Immigration Success Stories – INA 212(a)(6)(e) & INA 212(a)(6)(c)(i)

Our client, a Chinese citizen, entered the US along with her two minor children as tourists.  During their trip in the US, she enrolled them in school for approximately two months before they all returned to China.  They left before their period of authorized stay expired.  Later on when their visas expired, she returned to the US Embassy to renew her tourist visa and apply for student visas for her children.  However, she was refused  pursuant to section INA 212(a)(6)(E) and INA 212(a)(6)(c)(i) while her children were given a 214(b) refusal.

INA 212(a)(6)(E) relates to smuggling or helping someone obtain a visa or enter the US illegally or for a purpose inconsistent with the visa type obtained or applied for.

INA 212(a)(6)(c)(i) relates to making a fraudulent statement or producing fake documents in order to obtain a visa or procure entry to the United States.

The US Embassy accused our client of misrepresenting the purpose of her trip to the US when she applied for her visa and for violating immigration rules when she enrolled her kids in school when they were in B2 visa status.  These inadmissibility charges rendered it nearly impossible for her or her children to ever obtain visas again to enter the United States but we were able to present a strong defense on her behalf to both the US Department of State and the US Embassy which ultimately resulted in the removal of both charges from her record so she and her children became eligible for any type of US visa.  We then helped her secure a new tourist visa and two student visas for her children.

Do you have a similar inadmissibility issue?  If so, contact our office and we’ll see if we can correct this for you.

Immigrant Visa Denial

Immigrant Visa Denial

There are many reasons that could lead to an immigrant visa denial.  Over the years, we have successfully helped many people overcome immigrant visa denials and reunite families.  The proper way to overcome an immigrant visa denial is to, first, determine why the immigrant visa was denied originally.  The most common situation is where the visa applicant or petitioner does not file the application or petition correctly and makes errors which the Embassy determines constitute fraud or material misrepresentation.  This would result in an INA 212(a)(6)(c)(i) determination and is a permanent bar from entry to the US.  A waiver may or may not be filed depending on the applicant’s eligibility.  If you believe that the Embassy incorrectly made an INA 212(a)(6)(c)(i) determination, we can challenge the denial decision and request that it be removed from the applicant’s record.  Here are a couple examples of the immigrant visa denials that we were able to fix, including 212(a)(6)(c)(ii), 212(a)(6)(e), and 212(a)(4) denials.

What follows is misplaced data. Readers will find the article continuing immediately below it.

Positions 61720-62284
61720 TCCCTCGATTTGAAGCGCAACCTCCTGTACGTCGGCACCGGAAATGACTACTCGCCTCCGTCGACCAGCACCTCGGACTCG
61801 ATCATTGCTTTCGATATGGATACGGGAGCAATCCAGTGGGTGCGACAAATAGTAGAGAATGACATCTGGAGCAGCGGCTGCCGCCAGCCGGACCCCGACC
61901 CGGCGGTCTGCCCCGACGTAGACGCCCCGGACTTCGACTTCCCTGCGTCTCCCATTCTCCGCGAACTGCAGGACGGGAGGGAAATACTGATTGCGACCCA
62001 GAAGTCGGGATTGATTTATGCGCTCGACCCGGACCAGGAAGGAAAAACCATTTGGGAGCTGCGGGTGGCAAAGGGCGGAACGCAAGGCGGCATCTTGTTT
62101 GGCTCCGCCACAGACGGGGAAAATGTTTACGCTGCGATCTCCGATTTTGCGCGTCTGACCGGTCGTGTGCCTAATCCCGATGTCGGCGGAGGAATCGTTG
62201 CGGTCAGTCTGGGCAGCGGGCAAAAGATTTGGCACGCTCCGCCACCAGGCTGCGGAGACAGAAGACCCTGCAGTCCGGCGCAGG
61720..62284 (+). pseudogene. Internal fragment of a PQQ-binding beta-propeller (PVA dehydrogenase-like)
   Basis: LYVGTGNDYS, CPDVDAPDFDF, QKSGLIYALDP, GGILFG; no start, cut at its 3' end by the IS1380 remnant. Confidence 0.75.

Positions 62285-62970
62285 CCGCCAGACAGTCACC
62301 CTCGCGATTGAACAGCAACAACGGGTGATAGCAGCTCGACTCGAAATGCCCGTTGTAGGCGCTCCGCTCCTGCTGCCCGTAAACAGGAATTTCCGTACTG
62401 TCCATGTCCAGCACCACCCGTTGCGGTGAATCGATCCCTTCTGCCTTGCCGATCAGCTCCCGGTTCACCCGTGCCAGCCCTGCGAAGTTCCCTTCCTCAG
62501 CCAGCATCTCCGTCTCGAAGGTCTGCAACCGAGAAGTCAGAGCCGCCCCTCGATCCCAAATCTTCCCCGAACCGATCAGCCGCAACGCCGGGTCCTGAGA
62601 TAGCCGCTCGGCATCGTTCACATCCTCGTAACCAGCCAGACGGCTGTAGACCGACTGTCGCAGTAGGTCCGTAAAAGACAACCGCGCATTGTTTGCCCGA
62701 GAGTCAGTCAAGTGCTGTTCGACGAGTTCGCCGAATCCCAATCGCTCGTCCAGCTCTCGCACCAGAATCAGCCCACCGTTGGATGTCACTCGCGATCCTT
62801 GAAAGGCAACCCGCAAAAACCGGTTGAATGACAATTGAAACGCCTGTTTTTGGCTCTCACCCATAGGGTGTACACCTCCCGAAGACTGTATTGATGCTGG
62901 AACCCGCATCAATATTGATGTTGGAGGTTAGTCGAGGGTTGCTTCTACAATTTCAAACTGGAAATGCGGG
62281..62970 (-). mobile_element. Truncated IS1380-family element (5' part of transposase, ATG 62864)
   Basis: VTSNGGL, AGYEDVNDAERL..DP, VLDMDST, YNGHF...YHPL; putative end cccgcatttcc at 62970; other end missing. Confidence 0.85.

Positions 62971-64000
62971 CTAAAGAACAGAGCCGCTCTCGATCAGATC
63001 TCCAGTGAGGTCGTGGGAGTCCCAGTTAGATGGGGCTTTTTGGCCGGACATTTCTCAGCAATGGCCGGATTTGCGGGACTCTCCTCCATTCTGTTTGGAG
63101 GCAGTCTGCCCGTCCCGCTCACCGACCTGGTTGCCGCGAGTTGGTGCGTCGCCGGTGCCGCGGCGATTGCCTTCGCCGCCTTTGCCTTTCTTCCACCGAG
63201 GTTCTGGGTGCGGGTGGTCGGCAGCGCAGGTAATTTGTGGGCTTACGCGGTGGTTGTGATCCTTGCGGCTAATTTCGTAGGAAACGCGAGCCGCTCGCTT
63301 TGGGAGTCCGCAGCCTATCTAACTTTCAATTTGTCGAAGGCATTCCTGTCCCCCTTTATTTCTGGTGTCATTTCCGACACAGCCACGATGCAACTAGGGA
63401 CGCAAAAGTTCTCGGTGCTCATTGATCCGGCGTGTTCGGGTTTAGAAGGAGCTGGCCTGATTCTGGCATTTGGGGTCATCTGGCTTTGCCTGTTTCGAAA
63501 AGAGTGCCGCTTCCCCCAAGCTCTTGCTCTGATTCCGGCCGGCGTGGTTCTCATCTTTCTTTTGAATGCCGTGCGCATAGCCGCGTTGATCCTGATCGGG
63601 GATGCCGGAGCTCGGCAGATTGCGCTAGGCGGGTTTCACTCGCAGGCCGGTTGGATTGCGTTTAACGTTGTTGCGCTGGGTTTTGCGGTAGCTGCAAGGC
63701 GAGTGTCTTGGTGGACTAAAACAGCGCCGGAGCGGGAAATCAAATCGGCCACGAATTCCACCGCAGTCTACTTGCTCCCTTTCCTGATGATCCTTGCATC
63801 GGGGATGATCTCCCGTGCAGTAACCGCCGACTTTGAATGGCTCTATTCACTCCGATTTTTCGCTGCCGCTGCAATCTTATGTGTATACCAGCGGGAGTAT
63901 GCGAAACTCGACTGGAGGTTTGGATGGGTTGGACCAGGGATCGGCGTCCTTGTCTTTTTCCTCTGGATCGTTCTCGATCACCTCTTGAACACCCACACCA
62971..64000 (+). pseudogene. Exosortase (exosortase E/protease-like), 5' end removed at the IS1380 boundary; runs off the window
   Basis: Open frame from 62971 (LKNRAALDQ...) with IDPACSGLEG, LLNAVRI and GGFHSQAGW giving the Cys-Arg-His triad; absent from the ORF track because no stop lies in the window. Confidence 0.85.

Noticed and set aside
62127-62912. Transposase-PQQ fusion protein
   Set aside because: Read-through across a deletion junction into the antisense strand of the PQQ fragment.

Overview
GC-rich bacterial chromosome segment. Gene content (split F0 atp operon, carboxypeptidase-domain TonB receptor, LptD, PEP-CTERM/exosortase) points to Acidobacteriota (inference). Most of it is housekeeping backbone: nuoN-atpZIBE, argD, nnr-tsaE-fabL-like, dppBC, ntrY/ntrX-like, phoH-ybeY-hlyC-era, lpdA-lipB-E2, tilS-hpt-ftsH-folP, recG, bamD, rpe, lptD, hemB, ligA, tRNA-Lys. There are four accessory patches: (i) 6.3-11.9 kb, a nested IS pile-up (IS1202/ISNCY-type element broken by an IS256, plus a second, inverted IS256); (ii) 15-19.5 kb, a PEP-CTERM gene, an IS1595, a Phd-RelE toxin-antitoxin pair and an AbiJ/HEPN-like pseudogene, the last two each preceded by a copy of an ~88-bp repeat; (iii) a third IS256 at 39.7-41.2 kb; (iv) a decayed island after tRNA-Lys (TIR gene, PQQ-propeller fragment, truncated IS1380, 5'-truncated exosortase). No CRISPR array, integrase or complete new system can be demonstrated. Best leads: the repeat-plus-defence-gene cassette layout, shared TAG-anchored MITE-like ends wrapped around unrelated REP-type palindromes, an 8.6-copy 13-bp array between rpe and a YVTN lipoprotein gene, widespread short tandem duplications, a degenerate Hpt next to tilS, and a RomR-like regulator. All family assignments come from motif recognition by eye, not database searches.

1. Client was a passenger in a van when she tried to enter the US.  CBP approached the driver and the driver presented a birth certificate and claimed our client was his daughter and that she was born in the US.  However, our client did not speak English and wasn’t aware of what the driver told CBP.  CBP found the client to be inadmissible under INA 212(a)(6)(c)(ii) False claim to US citizenship.  Later on, our client’s husband sponsored her for an immigrant visa and the Embassy denied the application due to INA 212(a)(6)(c)(ii).  Client sought our help after the immigrant visa denial and we were able to have the INA 212(a)(6)(c)(ii) removed from her record.
  2. Client allowed her sister to take her kids to the US on B2 tourist visa many years ago.  Unknown to our client, her sister enrolled her kids in school while they were in the United States.  Enrolling in school in B2 status is a violation of status.  Later on, our client applied for an H1B visa to enter the US to work but she was denied under INA 212(a)(6)(c)(i) Misrepresentation and INA 212(a)(6)(e) Smuggling.  It wasn’t easy to fix but we were able to overcome both issues so she was able to enter the US.
  3. Client’s sponsor was gainfully employed and sponsored client for an immigrant visa.  The sponsor didn’t present the case properly so client’s immigrant visa was denied due to INA 212(a)(4) Public Charge.  We worked with the government and made sure that the case was properly presented and was able to overcome the INA 212(a)(4) issue.

In the last 17 years, we have successfully handled thousands of cases and some of those cases are extremely complicated but we were able to win them unbelievably successful results for our clients.  If you feel that you have a difficult case and if you don’t see any hope, let us help you.  With our extensive expertise, we will make impossible possible.  Please feel free to contact us at 305 515 0613 or email us at